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- True Story at The Staircase Cafe Theatre
VIEW Magazine - June 2002
by Kerry Corrigan
Forthright and attractive, choosing her words in the careful way that marks an academic, performance artist Allison Williams brims with enthusiasm as she describes her upcoming one-woman show at the Staircase.
“As a matter of fact, it is being written as we speak,” she laughs, when queried as to whether this is the debut of her work True Story. Yup this show is brand new.
The slick glossy postcard promo that she is distributing sports three intriguing photos of her, each with headings. The first, with Allison in a slinky black gown eating fire, is titled Side Show. Next is Strip Show, with her straddling a chair in black stockings in a mood that looks more bound than boundless. In the third she wears a red silk jacket, and the title is Talk Show. It’s a good indication of the variety to be expected in True Story.
Williams explains that, working on the show since early January, her endeavour has changed dramatically from a solo show with one character, to a solo show with many characters. She’s been rehearsing the one act play in sections, and she’s keeping it at about 55 minutes long, in order to fit into the fringe theatre format.
“The show is based on a series of interviews that I’ve been doing with people on ‘what’s the most important thing you’re carrying with you?’”
A lot of her research was done last summer in Hamilton and Toronto, and so local stories will figure prominently. “I think it’s really important that in some ways theatre speak to the community that it’s in, reflect the community.”
There are also pieces that reflect the residents of Kalamazoo, where she is employed as an artist in residence at Kalamazoo College. The performance tour is being funded by a grant from ArtServe Michigan through the Michigan Council of Arts and Cultural Affairs.
When asked about the provocative publicity photos, Williams replies, “They say if you want to get really good at a skill put it in a show!” Allison’s New Vaudeville experience includes 7 years touring the Renaissance Festival circuit, including the Ontario Renaissance Festival in Milton, where she and her partner are The Daring Develinis, a 30-minute comedy stunt show with fire-eating, a bed of nails and audience participation. She is also an accomplished tightrope walker and aerialist.
She and partner Ted Espeland also make up Commedia Zuppa, a theatre company that creates and performs physical theatre, mask, circus and commedia dell’arte.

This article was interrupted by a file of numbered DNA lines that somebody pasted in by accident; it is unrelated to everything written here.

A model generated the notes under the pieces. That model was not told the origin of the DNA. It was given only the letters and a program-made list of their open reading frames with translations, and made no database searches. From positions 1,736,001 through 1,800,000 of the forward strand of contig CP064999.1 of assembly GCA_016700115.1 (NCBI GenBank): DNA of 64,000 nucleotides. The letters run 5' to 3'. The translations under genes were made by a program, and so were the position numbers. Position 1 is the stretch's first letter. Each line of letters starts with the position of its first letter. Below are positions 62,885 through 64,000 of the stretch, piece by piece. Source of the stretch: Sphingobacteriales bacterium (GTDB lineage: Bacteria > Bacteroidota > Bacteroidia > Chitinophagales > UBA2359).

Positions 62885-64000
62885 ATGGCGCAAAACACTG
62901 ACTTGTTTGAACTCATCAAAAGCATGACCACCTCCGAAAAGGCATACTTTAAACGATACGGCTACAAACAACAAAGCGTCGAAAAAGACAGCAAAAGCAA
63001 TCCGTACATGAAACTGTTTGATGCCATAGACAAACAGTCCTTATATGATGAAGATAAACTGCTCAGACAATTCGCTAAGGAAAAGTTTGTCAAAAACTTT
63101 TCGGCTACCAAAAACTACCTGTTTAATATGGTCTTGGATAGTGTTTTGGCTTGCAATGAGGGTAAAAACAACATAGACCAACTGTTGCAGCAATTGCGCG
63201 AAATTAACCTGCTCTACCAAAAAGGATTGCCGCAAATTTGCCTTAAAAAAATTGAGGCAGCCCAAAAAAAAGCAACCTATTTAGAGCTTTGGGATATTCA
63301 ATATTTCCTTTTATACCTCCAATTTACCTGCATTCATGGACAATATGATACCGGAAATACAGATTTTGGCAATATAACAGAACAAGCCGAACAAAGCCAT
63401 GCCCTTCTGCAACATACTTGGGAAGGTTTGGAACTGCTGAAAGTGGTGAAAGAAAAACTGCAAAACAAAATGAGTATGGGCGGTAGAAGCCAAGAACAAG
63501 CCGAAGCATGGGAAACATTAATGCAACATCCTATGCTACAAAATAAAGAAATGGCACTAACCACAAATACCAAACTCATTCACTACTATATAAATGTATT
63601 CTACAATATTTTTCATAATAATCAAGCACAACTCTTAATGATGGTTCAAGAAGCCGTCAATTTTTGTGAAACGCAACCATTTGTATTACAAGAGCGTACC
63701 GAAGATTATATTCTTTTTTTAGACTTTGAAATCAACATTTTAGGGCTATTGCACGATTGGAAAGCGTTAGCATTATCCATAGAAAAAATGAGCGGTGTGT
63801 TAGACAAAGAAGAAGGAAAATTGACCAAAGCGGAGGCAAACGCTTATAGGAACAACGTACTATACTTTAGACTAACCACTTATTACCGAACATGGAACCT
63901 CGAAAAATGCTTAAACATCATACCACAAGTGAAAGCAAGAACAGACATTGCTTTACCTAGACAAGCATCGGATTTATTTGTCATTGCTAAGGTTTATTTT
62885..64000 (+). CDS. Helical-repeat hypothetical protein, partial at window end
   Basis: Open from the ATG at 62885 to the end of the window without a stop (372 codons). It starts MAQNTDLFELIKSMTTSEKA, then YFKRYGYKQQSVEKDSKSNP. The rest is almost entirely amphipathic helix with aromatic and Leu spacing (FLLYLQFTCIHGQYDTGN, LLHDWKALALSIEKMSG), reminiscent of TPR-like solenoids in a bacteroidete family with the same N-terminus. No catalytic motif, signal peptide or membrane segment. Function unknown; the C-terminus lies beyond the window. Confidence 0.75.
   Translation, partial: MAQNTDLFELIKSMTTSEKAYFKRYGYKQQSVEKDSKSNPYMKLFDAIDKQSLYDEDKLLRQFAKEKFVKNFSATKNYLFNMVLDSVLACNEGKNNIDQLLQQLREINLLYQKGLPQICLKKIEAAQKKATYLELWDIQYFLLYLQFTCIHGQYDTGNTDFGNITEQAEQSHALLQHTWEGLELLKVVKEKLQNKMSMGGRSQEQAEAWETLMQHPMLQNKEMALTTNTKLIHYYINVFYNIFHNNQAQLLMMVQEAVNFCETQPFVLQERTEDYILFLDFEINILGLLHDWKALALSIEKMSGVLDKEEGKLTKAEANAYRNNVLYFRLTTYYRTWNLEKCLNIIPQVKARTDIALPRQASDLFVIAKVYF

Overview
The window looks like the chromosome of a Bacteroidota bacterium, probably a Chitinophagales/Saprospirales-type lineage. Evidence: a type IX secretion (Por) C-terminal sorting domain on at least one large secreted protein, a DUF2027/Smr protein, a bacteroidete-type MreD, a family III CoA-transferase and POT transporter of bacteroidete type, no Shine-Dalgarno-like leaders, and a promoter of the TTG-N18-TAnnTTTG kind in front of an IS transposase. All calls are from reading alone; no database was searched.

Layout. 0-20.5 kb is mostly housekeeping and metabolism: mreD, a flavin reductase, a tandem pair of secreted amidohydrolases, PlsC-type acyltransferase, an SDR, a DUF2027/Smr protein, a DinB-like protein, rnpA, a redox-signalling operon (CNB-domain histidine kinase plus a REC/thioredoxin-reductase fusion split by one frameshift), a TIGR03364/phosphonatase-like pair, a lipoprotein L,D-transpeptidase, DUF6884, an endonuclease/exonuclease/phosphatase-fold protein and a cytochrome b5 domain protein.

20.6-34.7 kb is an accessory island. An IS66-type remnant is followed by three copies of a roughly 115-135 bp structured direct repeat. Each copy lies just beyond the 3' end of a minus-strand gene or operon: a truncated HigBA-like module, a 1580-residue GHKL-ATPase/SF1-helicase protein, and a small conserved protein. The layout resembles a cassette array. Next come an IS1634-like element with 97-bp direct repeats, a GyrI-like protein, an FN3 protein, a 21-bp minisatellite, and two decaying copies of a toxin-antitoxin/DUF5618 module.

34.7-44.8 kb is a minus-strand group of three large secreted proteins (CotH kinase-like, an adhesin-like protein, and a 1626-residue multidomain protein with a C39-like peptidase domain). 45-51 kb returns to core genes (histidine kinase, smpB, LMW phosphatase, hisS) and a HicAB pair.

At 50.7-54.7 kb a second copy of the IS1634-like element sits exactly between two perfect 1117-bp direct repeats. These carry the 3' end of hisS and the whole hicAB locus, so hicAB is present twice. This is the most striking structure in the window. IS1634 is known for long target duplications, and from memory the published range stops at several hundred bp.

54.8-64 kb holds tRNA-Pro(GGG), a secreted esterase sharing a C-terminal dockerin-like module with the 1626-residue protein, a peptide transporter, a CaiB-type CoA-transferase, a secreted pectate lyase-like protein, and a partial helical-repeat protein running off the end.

Her specialty is the Hoop, which resembles a metal hula-hoop which hangs from the air like a trapeze, and from which she can hang and pose and do “geometrically interesting things”. She also uses aerial silk, letting the equipment work as a visual metaphor for the emotional nature of the material.
Born in Florida to Canadian parents, Williams enjoys dual citizenship, which means crossing the border for work between Michigan and Ontario is relatively stress-free. She has been living and working in Michigan for two years.
She is one of 25 artists, and the only playwright, to receive The Creative Arts Grant, the first grant she’d ever applied for.
Sharing her process as an artist with other young potential artists, Williams worked in two Michigan high schools in “under-served areas, which means they don’t get as many visits from artists as other communities do”, working with students, examining their stories, and having them conduct their own interviews with family and friends. They each picked a favourite story, which was written and performed as a monologue at a special presentation.
Key chains are big in people’s selections of important things, or their “significant other”.
But how do you make the jump from key chains to strip shows?
“The show is partly other people’s experiences, partly my experiences, and partly stuff completely made up out of whole cloth.” Her avid interest in the world of exotic dancers, and people who are in that line of work, prompted her to bring elements of that profession into the multi-dimensional peformance.
Williams has given herself free reign in her creating her characters for True Story - some of them are based quite faithfully on people she has interviewed, some are based in her own experiences, some are completely made up.
“People have been telling me extraordinary stories about these objects that they carry that are important to them. I don’t plan to stop interviewing people, because I’m finding it so interesting and so as I get more stories that need to be told, I’ll probably rotate pieces in and out, add a piece, make the show longer, make the show shorter . . .”
“There’s an old saying, ‘it may not be what happened, but it’s the truth’.” For Williams that means finding the significance in people’s stories and then expanding on that to make it universally recognizable.
True Story may not really be “true”, at least not all of it, but interesting, challenging, surprising, maybe even shocking? You have only two chances to find out.
// tie dye